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Applying to an Undergraduate Business Program


Application & Essay | Transcripts & Recommendation Letters | Test Scores & Résumé


Finally! You’ve done your research and narrowed down your list of target schools. Now you’re ready to prepare your documents and complete your applications.

All universities have their own distinct series of steps and requirements for admission, and depending on your major, these requirements may vary. Pay special attention to each school’s requirements (and deadlines), and always reach out to an admissions counselor if you have questions.

Here are a few tips to help with the process:


The Application: Your “Virtual Introduction” to the University

Every undergraduate program requires an application for admission, many of which are completed entirely online. Take your time filling out the application—proofread it for grammatical errors and typos. Your application is the first time a school considers you as a prospective student, so make sure the information you provide is clear, accurate, and inclusive of all the great things you’ve done as a student so far. In addition, most schools charge a fee to submit an application, and costs will vary from one school to another.

The Essay: There Will Most Likely be an Essay Requirement

Most programs require an essay with your application. Each school you apply to will outline a topic and specify the length of your essay. This is your chance to demonstrate your writing skills and let your personality (and “voice”) come through.

Some important Dos and Don’ts:

DO review samples of other essays and brush up on tips and best practices for writing great essays.

DON’T copy someone else’s essay or anything from a book. This is considered plagiarism and will not be tolerated by any institution.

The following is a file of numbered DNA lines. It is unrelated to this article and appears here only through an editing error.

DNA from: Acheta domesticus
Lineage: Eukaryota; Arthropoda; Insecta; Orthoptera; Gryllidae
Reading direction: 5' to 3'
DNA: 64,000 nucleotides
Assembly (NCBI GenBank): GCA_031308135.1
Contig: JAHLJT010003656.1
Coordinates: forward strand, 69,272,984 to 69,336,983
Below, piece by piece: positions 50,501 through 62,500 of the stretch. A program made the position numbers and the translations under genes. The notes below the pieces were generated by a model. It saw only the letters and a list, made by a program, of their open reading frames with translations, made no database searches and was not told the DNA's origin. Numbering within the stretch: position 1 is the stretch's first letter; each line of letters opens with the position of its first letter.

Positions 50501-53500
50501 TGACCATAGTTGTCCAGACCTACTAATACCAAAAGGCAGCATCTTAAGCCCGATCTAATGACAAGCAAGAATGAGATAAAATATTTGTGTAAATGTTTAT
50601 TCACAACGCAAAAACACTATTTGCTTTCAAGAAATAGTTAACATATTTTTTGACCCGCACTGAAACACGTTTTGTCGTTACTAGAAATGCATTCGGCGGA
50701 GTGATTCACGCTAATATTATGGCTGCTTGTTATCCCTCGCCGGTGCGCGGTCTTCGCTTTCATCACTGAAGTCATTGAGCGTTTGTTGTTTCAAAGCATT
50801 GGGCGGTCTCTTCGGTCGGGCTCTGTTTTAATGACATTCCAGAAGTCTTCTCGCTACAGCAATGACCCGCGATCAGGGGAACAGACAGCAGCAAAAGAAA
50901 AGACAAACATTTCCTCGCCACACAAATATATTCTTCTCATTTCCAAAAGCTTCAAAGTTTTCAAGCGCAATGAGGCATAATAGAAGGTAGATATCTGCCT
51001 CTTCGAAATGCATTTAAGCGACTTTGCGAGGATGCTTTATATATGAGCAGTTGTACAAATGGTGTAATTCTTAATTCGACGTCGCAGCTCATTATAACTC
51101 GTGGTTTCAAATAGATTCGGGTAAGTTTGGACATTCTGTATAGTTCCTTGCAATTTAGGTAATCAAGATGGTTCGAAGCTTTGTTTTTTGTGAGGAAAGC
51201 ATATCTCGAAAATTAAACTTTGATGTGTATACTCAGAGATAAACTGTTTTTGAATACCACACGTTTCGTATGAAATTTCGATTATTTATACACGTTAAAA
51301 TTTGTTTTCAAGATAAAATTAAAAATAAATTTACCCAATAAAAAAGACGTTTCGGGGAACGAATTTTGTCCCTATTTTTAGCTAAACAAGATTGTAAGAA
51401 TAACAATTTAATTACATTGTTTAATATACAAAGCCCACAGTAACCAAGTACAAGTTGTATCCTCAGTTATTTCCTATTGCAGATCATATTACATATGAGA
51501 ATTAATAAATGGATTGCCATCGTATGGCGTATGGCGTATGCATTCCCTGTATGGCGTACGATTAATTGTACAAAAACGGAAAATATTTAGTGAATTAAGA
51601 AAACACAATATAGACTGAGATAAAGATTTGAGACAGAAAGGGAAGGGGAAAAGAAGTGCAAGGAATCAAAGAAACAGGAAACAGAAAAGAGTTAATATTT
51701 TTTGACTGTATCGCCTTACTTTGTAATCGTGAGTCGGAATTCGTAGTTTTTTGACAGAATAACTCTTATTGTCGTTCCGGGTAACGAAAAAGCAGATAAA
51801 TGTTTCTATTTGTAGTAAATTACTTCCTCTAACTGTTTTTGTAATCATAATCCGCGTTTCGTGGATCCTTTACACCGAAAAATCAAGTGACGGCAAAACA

DO follow the directions the school provides, particularly regarding page limit, subject matter, etc.

DON’T use the same essay for every single school you are applying to. Make sure your essay meets the unique requirements posted by each school. Be creative and thoughtful.

DO start writing your essay early enough (in advance of the application deadline) to allow for revisions and editing. Follow the format required by the school to write a professional, compelling, interesting, and thoughtful essay—and most importantly, let your personality shine through. Share your essay with your guidance counselor or English teacher—they can help with editing, proofreading, etc.

DON’T write too casually or in slang terms. The tone of your essay is extremely important—be yourself but professional. Don’t use hard-to-read fonts or colored type, and don’t use colored paper (if you have to submit a hard copy).

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It’s Official: You’ll Need Copies of Your High School/College Transcripts

  • An "official transcript" is an unopened copy of your records from the high school or previous colleges you’ve attended, and may be required as part of the application process.
  • Request these documents well in advance of the application deadline—they may take a few weeks for processing.
  • They can be sent directly to the school you are applying to, or they may be sent to you—but if they’re sent to you, they must remain unopened by you. Once they are opened, they are not considered official documents by the schools you are applying to.